The long term vision, super power babies and budget announcements!

When I was in Timaru a couple of weeks ago at the South Canterbury Primary Health Care Symposium, I came across the most beautiful book, the Super Power Baby Project.   The book features the most dazzling portraits of children with chromosomal and genetic conditions, taken by photographer Rachel Callander.

The wonderful aspect of the project is that Rachel asks each whānau to identify the ‘super power’ that their baby possesses.  Each child is revealed as bringing out special gifts in their family – teaching and inspiring them to see the world through new ideas.

Photography by Rachel Callander, Super Power Baby Project

Photography by Rachel Callander, Super Power Baby Project

On the way to TImaru, we stopped at Rakaia where we met a fabulous group of mothers, who were also passionate about the super powers of their babies.   These women constitute REACH – a registered charity fund-raising for research into child cancer.  They are going to be at the Palms Mall in Christchurch, today Saturday 28 May, between 11am-2pm.    It’s a “hair-raising” event in front of K-Mart where you can get a full head shave; a crazy hair-do or simply wear a gold ribbon in your hair.

Hon Dame Tariana Turia at Rakaia with the REACH team

Hon Dame Tariana Turia at Rakaia with the REACH team

Rakaia has been in our minds following the week in which Rakaia – Tahu a Tao was crowned the winner of the Ahuwhenua Awards in Hamilton.  The whānau who own this farm near Ashburton have a long and proud history dating back to 1886.  Now that’s succession planning in action!

For the first time in its 83 year history, a Te Waipounamu farm won the prestigious Ahuwhenua Trophy BNZ Māori Excellence in Farming Award dairy.

“Kingi Smiler, Ahuwhenua Trophy Management Committee Chairman, says Rakaia Incorporation have huge local support behind them and they had a wonderful story to tell about the history of the farm and told it beautifully. He says the story relates to how they had taken back control of their lands after suffering through the colonisation process. He says the decision to convert the land to dairying was a brave one at the time and there is now a great sense of pride amongst the whānau about what they have achieved and the way they have done this”.   

We had a great night at the Ahuwhenua awards in support of Rakaia – Tahu a Tao; Ngāi Tahu Farming (Top 3), Ash Campbell (Runner up Young Māori Farmer), and Westport’s Jack Raharuhi from Ngāti Kāhu who was crowned the 2016 Ahuwhenua Young Māori dairy farmer of the year.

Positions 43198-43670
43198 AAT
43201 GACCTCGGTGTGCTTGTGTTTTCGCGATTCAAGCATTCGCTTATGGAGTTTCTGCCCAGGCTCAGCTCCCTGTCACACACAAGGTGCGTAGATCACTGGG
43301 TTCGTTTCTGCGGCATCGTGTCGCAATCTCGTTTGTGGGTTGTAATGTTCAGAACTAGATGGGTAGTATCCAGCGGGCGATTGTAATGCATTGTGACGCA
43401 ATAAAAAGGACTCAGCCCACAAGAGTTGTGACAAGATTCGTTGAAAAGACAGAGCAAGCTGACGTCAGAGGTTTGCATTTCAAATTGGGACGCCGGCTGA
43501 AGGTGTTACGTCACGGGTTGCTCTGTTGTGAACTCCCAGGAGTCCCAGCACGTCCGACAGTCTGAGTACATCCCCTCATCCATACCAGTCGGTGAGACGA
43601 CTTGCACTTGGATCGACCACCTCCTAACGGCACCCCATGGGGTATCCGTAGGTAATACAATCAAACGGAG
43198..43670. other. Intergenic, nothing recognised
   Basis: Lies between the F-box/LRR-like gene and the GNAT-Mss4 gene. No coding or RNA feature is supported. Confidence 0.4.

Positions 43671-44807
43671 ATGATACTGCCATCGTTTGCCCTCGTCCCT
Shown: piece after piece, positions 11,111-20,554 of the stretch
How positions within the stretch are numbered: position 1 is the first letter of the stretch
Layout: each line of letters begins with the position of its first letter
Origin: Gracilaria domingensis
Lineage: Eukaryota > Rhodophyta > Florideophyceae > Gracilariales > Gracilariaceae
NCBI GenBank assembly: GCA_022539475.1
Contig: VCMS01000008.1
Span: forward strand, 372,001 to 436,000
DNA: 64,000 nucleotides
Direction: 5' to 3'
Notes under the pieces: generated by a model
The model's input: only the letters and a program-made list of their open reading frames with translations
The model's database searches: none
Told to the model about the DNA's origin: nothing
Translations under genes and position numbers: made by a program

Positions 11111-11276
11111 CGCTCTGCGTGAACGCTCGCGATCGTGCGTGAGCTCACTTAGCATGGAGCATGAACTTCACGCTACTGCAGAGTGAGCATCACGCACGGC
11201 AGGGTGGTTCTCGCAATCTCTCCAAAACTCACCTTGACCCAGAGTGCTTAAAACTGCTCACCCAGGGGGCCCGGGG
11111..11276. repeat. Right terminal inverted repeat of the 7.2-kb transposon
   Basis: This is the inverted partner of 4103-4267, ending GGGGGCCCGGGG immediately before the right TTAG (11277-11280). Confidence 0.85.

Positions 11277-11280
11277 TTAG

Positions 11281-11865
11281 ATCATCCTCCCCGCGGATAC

As we think about success, it has been really inspiring to see all the photos flooding Facebook, with those whānau members who are graduating this week and wearing the pride of their whānau well with every step they take.  There is something so special about being able to celebrate the hard work, the commitment and the dedication of students who advance through their course of study and achieve a tohu to signify the efforts made.

Congratulations to Te Huaki Puanaki and Rochelle Paki in graduating this week with a degree in Māori Performing Arts

Congratulations to Te Huaki Puanaki and Rochelle Paki in graduating this week with a degree in Māori Performing Arts

Next week I will be taking a trip to Blenheim to visit with the rangatahi at Tiramarama Mai, which is all about preparing our young people for success.  One of the wonderful features of this initiative is the recognition that there are different ways of learning which can still be just as significant in paving a pathway to future opportunities.  Tiramarama Mai works on the premise of encouraging exposure to te reo me ona tikanga Māori practices all within an accelerated learning environment.

It seems absolutely appropriate to be returning to Marlborough the week after receiving the news that Whānau Ora funding will increase, following Budget 2016.  Tiramarama Mai was the first official launch that Te Ururoa Flavell attended as a new Minister for Whānau Ora.   He had been really impressed at the enthusiasm and the momentum that had come together through Te Rūnanga o Ngā Maata Waka ki te Tau Ihu.   I am sure those rangatahi were on his mind this week when he said, “the demand for Whānau Ora is growing as more whānau seek to take control of their own lives.  It is clear from my visits and engagements across the country that the success of Whānau Ora is driving demand and this additional funding will support the Commissioning Agencies to meet the need.”

Also happening next week are four strategic hui called by the Whānau Ora Iwi Leaders Group to gain an understanding of what our experience of Whānau Ora is like in the South.  If you want to go along and share your view – and I really encourage you to do so! – here are the dates and venues:

  • Monday 30 May, 10am-12pm; Christchurch, Te Whare o Te Waipounamu, 15 Show Place
  • Tuesday 31 May, 10am-12pm, Dunedin, Scenic Hotel, Southern Cross, 118 High Street
  • Tuesday 31 May, 3-5pm, Invercargill, Ascot Park Hotel, cnr Tay St and Racecourse Road
  • Wednesday 1 June, 10.30am-12.30pm; Hokitika, the Beachfront Hotel, 111 Revell Street.

Finally – as the countdown to 31 May advances – please don’t leave it too late to register your application for Wave Three of Whānau Ora funds.  Let’s see your whānau become the motivation for strengthening the super powers within your sight!

And in case you were wondering – yes – there’s even a Whānau Ora element to milk.   Maania Farrar and I marveling at the base of Miraka  - “nurturing our world”.   Miraka has an inter-generational commitment to the business, it lives its values, kaitiakitanga, whanaungatanga, tikanga is synonymous with the Miraka brand.   It’s all about the long term vision – and that’s Whānau Ora!